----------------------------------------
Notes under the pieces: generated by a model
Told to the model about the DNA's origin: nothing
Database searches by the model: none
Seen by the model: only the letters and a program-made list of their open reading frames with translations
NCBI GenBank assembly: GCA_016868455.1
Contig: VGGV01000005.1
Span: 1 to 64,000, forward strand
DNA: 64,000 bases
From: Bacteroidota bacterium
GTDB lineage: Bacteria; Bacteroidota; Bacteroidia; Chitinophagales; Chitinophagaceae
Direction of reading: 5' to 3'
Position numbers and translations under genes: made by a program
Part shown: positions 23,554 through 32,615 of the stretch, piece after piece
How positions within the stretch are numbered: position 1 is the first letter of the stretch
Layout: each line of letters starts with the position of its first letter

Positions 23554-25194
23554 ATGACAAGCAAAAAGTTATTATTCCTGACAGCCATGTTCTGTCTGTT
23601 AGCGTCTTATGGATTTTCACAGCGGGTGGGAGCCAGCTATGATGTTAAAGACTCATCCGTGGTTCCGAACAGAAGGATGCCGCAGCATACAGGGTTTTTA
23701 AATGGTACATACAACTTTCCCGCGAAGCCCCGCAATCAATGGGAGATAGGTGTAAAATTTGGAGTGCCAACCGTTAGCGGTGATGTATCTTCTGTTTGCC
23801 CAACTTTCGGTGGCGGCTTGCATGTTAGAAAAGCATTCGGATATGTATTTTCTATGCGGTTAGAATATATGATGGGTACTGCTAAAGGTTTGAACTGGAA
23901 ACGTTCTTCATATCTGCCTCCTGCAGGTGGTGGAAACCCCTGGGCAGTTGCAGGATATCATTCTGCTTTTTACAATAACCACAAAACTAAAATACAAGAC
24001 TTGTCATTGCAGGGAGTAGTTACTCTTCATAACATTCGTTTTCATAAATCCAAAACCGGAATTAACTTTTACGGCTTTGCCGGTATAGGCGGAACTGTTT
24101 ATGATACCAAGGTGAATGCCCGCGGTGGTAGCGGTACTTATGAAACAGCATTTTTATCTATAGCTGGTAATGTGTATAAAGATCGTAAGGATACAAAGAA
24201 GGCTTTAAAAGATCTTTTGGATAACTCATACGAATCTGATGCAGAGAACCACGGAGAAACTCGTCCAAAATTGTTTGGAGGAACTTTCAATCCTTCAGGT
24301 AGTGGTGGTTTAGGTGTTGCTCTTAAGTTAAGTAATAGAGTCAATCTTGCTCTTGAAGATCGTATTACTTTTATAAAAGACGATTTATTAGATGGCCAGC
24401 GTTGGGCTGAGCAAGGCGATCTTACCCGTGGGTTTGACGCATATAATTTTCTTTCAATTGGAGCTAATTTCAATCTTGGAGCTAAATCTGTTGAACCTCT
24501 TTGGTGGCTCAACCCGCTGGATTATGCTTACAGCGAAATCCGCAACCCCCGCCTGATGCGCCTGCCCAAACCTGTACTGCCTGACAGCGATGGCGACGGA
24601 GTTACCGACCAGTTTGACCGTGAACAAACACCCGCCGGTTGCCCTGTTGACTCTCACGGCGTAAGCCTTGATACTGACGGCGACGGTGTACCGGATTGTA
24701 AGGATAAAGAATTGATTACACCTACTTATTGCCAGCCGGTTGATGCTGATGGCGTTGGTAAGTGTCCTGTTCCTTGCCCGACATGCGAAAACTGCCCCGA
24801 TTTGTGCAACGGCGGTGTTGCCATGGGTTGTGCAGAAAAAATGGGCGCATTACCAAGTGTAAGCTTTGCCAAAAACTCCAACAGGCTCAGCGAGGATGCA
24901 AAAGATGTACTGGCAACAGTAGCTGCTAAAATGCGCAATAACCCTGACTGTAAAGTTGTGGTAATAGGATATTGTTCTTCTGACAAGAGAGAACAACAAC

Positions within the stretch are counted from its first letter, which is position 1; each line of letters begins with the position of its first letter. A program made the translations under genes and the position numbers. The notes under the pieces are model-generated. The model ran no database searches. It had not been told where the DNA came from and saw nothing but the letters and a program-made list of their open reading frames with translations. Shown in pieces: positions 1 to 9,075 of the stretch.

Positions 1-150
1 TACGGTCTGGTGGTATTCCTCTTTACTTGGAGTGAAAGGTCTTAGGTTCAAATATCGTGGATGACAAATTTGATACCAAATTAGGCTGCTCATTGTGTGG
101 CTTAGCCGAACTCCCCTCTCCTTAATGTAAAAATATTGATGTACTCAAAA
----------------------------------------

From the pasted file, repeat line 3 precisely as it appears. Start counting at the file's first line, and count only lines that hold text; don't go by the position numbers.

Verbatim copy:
Database searches by the model: none